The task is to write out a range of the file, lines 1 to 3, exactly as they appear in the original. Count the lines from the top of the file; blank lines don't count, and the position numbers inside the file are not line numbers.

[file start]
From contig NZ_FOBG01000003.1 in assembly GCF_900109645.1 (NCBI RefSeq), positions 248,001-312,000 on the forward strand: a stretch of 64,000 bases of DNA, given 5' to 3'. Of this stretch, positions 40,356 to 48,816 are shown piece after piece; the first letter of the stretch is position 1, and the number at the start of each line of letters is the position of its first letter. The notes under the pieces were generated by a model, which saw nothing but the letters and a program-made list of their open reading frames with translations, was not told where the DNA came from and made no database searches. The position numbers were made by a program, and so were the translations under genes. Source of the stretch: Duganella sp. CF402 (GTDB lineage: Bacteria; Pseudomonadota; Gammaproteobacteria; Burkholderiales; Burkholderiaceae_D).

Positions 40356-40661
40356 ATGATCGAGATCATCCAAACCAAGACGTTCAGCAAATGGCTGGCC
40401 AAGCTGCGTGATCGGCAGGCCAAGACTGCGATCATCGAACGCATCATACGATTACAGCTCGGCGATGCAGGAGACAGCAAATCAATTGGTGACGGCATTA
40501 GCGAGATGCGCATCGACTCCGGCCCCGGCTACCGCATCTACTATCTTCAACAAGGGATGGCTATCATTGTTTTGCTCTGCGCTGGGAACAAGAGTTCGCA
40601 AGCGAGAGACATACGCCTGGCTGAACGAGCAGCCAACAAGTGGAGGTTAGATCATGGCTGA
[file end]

From contig NZ_FOBG01000003.1 in assembly GCF_900109645.1 (NCBI RefSeq), positions 248,001-312,000 on the forward strand: a stretch of 64,000 bases of DNA, given 5' to 3'. Of this stretch, positions 40,356 to 48,816 are shown piece after piece; the first letter of the stretch is position 1, and the number at the start of each line of letters is the position of its first letter. The notes under the pieces were generated by a model, which saw nothing but the letters and a program-made list of their open reading frames with translations, was not told where the DNA came from and made no database searches. The position numbers were made by a program, and so were the translations under genes. Source of the stretch: Duganella sp. CF402 (GTDB lineage: Bacteria; Pseudomonadota; Gammaproteobacteria; Burkholderiales; Burkholderiaceae_D).

Positions 40356-40661
40356 ATGATCGAGATCATCCAAACCAAGACGTTCAGCAAATGGCTGGCC